This feels like starting over.
In truth, it's more like a new chapter in an old story....
I started blogging in 2004, after my quest to become an ordained Lutheran minister imploded (for financial reasons, not for any question of orientation). At the time, I had plenty of reasons for being anonymous - and so I actually ended up with two anonymous blogs.
One dealt largely with the recovery of faith and the maintenance of sobriety in a post-seminary, post-church life; the other dealt with the increasing awareness that since the Church Universal didn't want much to do with me, there was no longer any reason to hide my sexual orientation in church closets. (I'm hardly objective in my judgment here, but I truly think there were a number of good pieces scattered among the flotsam and jetsam; some of it may get cross-posted here.)
It is now seven years later. I am a vastly different person than I was, in many ways. I care about some things much, much more than I ever did; and some things I used to think were absolutely central to life and faith now are, well, not so much so.
Back in the wild and crazy 1960's, there were advertisements for a brand of cigarette in the US called Tareytons. The ads featured characters with a blackened eye, supposedly from being hit in the eye by a fist, and their slogan was "Us Tareyton smokers would rather fight than switch." The images smacked of loyalty and die-hard resistance to change. The "Unswitchables" and "I'd rather fight than switch" became advertising icons of the period.
It seems that, late in life, I've become the Anti-Tareyton Man - because in many things, I'd much rather switch than fight, these days. For instance: if your church believes that "homosexuality is incompatible with Christian teaching," as much of the United Methodist Church does, good for you. I'm not going to fight you, or join your church with the intention to change it from the inside, or any of that variety of nonsense. The phrase "leave that place and shake the dust off your feet as a testimony against them" comes to mind. I read that piece of Good News somewhere and it sounded like sensible thinking at the time. (It still does.)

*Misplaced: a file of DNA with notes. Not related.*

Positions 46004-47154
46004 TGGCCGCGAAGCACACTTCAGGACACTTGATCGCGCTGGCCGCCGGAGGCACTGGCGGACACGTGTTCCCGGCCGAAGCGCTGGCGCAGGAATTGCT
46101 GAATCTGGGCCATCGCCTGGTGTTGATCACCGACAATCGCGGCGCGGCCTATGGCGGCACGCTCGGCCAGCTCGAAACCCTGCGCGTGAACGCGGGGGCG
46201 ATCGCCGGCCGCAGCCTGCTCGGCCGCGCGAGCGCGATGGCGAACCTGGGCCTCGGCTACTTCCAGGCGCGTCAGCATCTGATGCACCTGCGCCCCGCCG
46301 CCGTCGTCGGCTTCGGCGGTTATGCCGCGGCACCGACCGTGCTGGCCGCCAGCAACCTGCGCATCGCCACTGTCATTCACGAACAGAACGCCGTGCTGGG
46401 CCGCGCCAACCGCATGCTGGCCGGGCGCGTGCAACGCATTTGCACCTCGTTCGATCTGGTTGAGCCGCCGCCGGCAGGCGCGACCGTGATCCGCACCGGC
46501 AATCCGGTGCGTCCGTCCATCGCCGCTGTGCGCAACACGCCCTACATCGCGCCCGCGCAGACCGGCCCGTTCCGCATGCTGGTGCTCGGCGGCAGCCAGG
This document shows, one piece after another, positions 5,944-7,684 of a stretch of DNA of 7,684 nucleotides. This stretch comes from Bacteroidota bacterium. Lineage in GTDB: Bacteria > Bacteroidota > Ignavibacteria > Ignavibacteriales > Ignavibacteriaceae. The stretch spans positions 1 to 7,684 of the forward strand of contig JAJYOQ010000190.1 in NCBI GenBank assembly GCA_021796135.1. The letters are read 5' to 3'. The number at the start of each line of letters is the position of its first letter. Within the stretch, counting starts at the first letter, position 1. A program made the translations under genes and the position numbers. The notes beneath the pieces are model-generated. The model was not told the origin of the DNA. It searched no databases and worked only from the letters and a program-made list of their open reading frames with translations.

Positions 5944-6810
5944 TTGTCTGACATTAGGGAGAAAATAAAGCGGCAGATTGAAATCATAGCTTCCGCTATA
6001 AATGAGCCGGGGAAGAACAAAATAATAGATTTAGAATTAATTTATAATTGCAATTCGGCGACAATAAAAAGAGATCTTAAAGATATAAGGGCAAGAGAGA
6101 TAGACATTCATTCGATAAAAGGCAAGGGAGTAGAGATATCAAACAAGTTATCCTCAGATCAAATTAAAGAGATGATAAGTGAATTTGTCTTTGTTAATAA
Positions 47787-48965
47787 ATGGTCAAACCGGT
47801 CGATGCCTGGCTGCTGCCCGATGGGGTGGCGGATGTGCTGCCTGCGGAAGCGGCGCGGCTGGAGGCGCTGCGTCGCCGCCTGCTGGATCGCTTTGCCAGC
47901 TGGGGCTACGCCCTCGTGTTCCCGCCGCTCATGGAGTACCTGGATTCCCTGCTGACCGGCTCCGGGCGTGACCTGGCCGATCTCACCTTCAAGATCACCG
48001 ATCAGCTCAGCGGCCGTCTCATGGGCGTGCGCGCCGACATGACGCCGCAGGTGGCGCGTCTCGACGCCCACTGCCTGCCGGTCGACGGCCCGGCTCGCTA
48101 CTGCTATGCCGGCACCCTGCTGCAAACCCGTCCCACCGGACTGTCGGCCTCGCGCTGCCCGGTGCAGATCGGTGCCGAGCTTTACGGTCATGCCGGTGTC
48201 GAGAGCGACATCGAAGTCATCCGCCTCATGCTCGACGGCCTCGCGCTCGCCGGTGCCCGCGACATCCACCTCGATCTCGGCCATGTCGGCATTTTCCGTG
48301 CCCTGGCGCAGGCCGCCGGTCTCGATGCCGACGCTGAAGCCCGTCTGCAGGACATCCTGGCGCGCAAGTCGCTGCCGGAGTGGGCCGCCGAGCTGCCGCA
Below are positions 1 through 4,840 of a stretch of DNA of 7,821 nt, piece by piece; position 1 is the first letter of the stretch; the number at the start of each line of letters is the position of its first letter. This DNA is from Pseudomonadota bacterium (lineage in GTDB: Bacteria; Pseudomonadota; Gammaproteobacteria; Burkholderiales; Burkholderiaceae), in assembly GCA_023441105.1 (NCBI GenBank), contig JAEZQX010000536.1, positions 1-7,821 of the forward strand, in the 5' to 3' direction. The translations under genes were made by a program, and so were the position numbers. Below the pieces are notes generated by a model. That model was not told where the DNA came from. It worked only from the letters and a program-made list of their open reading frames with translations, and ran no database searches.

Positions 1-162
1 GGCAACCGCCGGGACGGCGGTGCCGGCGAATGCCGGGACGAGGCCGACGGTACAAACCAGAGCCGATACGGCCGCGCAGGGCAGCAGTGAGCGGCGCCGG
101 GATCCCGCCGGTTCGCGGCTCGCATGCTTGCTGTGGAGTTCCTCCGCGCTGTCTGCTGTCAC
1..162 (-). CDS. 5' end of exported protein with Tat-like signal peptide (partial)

The same goes for those who believe the words "journalism at Fox News" is a valid concept (and not simply an oxymoron). Ditto those who still believe in "trickle-down economics," or those who believe that Glenn Beck or Rush Limbaugh really are telling the truth. If you're there, I am almost certain that there is nothing I'm gonna say that's gonna change your mind. (You can tune me out and go someplace that won't annoy you now.)
I am also a product of the 60's, where speaking-up and speaking-out was enshrined as a virtue and a commandment by people like Pete Seeger, Peter Paul & Mary, and a whole lot of protest literature and music. And my experience is that if I try to internalize all of the evil I see and just ignore it, I find myself tied in knots with lots of unpleasant thoughts whirling in my head. That's never a good thing.
So this will be an experiment - writings about life, faith, and sometimes even politics (eeek!). I cannot predict what will come out of this, but I find it particularly appropriate to end this first post with the same prayer that each of my previous blogs began with:
Lord God, you have called your servants to ventures of which we cannot see the ending, by paths as yet untrodden, through perils unknown. Give us faith to go out with good courage, not knowing where we go, but only that your hand is leading us and your love supporting us. Through Jesus Christ our Lord, Amen.
(Lutheran Book of Worship, page 137)